Doctor: Flesh-eating bacteria should not scare people -, South Georgia News, Weather, Sports

Doctor: Flesh-eating bacteria should not scare people


A second case of the flesh-eating bacteria has been reported in South Carolina as a Georgia woman continues to battle the same kind of infection.

36-year-old Lana Kuykendall, is in critical condition fighting a similar infection.

Doctors have removed skin and tissue from her legs. She remains on a ventilator.

A new mother in South Carolina is the latest person to fall victim to a terrifying flesh-eating bacteria.

Several days after giving birth to a set of healthy twins, Lana Kuykendall was rushed to the hospital after discovering a weird lesion on the back of her leg.

The 36-year-old mom's case comes after a 24-year-old Georgia woman, Aimee Copeland, lost her leg to a similar infection she contracted after a cut she received in a zip-line accident.

"During the summer here in south Georgia, everybody is out, everybody is playing, we get scratches, we get rashes, we get insect bites, so we see a lot of skin related infections," said Dr. Tibisay Villalobos-Fry, Pediatrics Infectious Diseases.

While the recent reports of Necrotizing Fasciitis may be terrifying, Dr. Tibisay Villalobos-Fry, a Pediatrics Infectious Diseases specialist, says there's no reason to panic.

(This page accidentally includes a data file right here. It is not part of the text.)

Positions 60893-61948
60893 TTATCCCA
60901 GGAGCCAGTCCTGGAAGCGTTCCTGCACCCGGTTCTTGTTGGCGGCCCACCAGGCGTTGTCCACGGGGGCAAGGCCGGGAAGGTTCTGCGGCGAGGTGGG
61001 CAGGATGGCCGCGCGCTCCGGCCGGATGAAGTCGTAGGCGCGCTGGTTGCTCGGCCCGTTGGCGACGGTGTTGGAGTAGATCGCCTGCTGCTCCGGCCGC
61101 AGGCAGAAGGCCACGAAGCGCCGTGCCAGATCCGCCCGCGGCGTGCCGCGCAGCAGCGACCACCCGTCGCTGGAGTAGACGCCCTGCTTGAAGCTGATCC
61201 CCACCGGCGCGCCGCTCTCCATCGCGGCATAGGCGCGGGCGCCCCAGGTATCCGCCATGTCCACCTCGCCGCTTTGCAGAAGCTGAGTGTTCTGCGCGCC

"Necrotizing Fasciitis is a disease that is old and the bacteria that causes it, it is not to be alarming," said Villalobos-Fry.

The bacteria are common in the environment but rarely cause a serious infection. When they do, the body's immune system is almost always able to fight them off. But when it doesn't, there are symptoms to be aware of.

"Achiness, muscle pain, chills, you just feel sick, you don't feel sick when you have a bug bite, you don't feel sick when you have a scratch or suture, you feel pain right there but you don't have any systemic symptoms, so if you see that you are getting sick for something that looks minor, then that is something to be concerned about," said Villalobos-Fry.

Dr. Villalobos advises you to wash out injuries with soap and water and keep an eye out for symptoms like fever, redness spreading from the wound.

Copyright 2012 WALB.  All rights reserved.  

Powered by Frankly